Maryland's second banana


NOBODY knows exactly what a lieutenant governor does, but Maryland law says every candidate running for governor has to have one.

So the matchmakers are out with their tout sheets trying to assemble dream tickets, when history shows that people vote for governor and not lieutenant governor. No second banana has ever made it to the top.

The whole mess started in 1968, another screw-up that can be blamed on Spiro T. Agnew. He went and got himself elected vice president of the whole shooting match, and there were no spare parts around to succeed him automatically as governor.

The task fell to the General Assembly, and its members chose one of their own, House Speaker Marvin Mandel. Mr. Mandel, feeling terrible that there was no heir-apparent available in case lightning struck twice, begat a statewide referendum to create the first lieutenant governorship in modern times. The voters approved -- Blair Lee 3rd was the first lieutenant governor -- and Maryland hasn't been the same since.

That's because Mr. Mandel and the General Assembly put a hook in the constitutinal amendment: The lieutenant governor has only the powers assigned to him (or her) by the governor, hardly a job description for master of the universe. But actually, it's really not a bad job and requires very little heavy lifting. The pay's $100,000 a year, and after butting heads with the boss a few times, the lt. gov. usually doesn't have to break a sweat.

But Blair Lee was a class act, a wealthy Montgomery County aristocrat named after the Blairs of Blair House and the Lees of Virginia in an administration of street-savvy ethnics from Baltimore. Mr. Mandel gave his lieutenant access and authority, especially over education and the budget. And whenever Mr. Mandel was out of state, he gave Lee the cherished letter designating him acting governor.

But on his own, and for a variety of other reasons remembered only by chroniclers of the era and newspaper librarians, Lee never got the job for which he spent years in waiting. He lost the 1978 primary election for governor by 20,000 votes.

The winner, the somnambulant Harry R. Hughes, brought to office with him the hapless Sam Bogley, who became the No. 2 guy simply because no one else was willing to gamble that Mr. Hughes might win.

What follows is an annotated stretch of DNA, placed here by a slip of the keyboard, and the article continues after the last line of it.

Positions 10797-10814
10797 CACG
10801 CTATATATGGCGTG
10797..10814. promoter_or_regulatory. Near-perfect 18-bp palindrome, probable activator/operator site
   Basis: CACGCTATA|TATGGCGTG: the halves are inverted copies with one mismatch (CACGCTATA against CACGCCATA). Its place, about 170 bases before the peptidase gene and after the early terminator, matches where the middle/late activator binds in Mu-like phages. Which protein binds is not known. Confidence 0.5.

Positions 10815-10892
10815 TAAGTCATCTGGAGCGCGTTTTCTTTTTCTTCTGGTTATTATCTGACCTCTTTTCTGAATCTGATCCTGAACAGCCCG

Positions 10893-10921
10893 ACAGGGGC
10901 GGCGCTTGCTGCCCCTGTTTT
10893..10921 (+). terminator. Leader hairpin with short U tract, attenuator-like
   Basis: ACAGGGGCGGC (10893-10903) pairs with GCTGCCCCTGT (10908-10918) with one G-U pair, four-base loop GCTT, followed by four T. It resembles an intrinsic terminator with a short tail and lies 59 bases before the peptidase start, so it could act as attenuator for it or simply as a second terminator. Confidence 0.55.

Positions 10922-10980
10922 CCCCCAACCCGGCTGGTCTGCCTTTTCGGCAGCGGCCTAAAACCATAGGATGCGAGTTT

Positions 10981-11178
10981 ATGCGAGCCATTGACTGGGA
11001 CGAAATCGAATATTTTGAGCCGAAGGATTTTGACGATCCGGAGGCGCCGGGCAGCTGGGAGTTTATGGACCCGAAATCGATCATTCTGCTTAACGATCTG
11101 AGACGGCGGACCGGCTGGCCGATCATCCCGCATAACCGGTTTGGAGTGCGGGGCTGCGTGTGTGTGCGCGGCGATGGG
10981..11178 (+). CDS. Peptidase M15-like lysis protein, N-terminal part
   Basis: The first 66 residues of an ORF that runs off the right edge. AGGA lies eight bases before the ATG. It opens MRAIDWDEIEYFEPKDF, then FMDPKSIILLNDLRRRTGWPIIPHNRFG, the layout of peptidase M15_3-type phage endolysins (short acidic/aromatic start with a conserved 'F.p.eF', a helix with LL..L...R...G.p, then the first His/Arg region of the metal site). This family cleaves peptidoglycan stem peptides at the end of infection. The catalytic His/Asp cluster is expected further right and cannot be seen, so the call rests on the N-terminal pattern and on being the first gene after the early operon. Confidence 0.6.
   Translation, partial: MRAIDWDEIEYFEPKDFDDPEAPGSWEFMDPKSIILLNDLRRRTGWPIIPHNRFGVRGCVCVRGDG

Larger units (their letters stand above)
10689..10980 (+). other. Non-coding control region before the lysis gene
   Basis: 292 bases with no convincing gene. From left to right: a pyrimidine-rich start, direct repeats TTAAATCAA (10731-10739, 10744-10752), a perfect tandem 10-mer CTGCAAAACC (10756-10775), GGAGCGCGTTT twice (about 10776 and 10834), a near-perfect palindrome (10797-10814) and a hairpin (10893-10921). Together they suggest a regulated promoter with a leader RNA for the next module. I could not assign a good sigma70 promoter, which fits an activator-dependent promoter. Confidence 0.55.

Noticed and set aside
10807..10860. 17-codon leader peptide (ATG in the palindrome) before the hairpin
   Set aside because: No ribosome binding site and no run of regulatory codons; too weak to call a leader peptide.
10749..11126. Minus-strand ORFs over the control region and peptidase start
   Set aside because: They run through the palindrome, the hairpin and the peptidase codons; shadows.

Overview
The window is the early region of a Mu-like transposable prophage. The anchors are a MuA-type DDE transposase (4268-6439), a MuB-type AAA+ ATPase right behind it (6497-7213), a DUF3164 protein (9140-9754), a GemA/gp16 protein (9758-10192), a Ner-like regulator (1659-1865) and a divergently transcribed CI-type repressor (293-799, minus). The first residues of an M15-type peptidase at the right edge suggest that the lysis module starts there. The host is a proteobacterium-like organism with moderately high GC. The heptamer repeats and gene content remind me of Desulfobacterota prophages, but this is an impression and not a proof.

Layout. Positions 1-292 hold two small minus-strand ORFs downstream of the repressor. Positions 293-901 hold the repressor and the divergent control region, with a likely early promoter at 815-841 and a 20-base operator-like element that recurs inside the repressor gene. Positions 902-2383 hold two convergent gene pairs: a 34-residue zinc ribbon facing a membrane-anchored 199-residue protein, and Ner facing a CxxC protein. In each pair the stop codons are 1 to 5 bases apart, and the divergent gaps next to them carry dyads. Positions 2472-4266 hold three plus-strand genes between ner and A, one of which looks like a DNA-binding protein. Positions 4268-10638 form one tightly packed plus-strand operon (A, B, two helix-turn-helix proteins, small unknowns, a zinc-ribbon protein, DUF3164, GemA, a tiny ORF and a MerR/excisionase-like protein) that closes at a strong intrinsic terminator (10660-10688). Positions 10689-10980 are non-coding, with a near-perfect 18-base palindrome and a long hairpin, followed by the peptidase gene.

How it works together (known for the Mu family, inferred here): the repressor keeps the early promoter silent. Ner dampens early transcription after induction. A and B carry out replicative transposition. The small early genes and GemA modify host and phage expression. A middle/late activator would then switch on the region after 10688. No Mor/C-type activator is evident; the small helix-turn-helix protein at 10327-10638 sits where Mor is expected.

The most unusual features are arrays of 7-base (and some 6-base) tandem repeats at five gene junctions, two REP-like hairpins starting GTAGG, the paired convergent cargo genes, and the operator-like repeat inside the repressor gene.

But after four years of being under virtual house arrest for disagreeing with his boss over abortion, Mr. Bogley was ejected from office and dropped from the Hughes ticket. In his final act of defiance, Mr. Bogley ran to retain his job on the ticket of Baltimore Sen. Harry McGuirk. Mr. Bogley was succeeded in the slot by J. Joseph Curran Jr., then a state senator and now attorney general.

After four years in the State House, Mr. Curran opted to run for the state's top legal post, which was being vacated by Stephen H. Sachs in a suicide mission to defeat William Donald Schaefer.

Along with the victorious Governor Schaefer came Senate President Melvin "Mickey" Steinberg, who's now groping for the grail of the governorship. For the first four years of their romance, Mr. Schaefer and Mr. Steinberg got along like Bartles & Jaymes. Then came the big chill over fiscal policy, and Mr. Steinberg's been locked out of power ever since.

Comes now the hunt for the next candidate for cruel and unusual punishment, a person in whom -- according to political mythology -- must be vested the traits that allow compatibility with No. 1, satisfy geographical balance and reconcile gender bias in an age of political correctness. Not to mention, of course, some (limited) knowledge of government.

So far the tally sheet among Democrats reads like this: Prince FTC George's County Executive Parris N. Glendening approached Mayor Kurt Schmoke to be his running mate, but Mr. Schmoke read the polls and retorted that if he runs, he'd prefer to be topside. So why don't you be my No. 2, Parris?

Thus spurned, Mr. Glendening also had conversations about the luckless lieutenant governorship with City Council President Mary Pat Clarke and state school Superintendent Nancy Grasmick.

Montgomery County apparatchiks are searching for a ticket to which to staple their former county executive, Sid Kramer. They'd made an early pitch to Mr. Curran, who appears to be slowly withdrawing from the race for governor, and more recently they opened the lines of communication with Mr. Schmoke.

Mr. Steinberg reportedly has had some discussions with Senate Majority Leader Clarence Blount, a black from Baltimore, and so, too, has Mr. Glendening.

Among the presumptive candidates is Sen. Mary Boergers, D-Montgomery, who insists she's interested only in being governor. But most political rubberneckers dismiss her hard line as posturing to win a second spot on another candidate's ticket.

Another name being mentioned as a possible choice for lieutenant governor is that of Eileen M. Rehrmann, executive of ,, Harford County. And in some circles, the name of Baltimore Del. Elijah E. Cummings is bobbing around like the trial balloon that it is.

On the Republican side, Rep. Helen Delich Bentley has indicated that she'd like to pair up with Anne Arundel County Executive Robert Neall as her running mate. But Mr. Neall's no fool. He could probably win the whole enchilada on his own -- with a running mate, of course. And there is also the question of whether House Minority Leader Ellen Sauerbrey will take a step backward from her candidacy for governor to become a bridesmaid on another ticket.

Anyone who's interested in more than a consolation prize need not apply.

Frank A. DeFilippo writes on Maryland politics every other Thursday.

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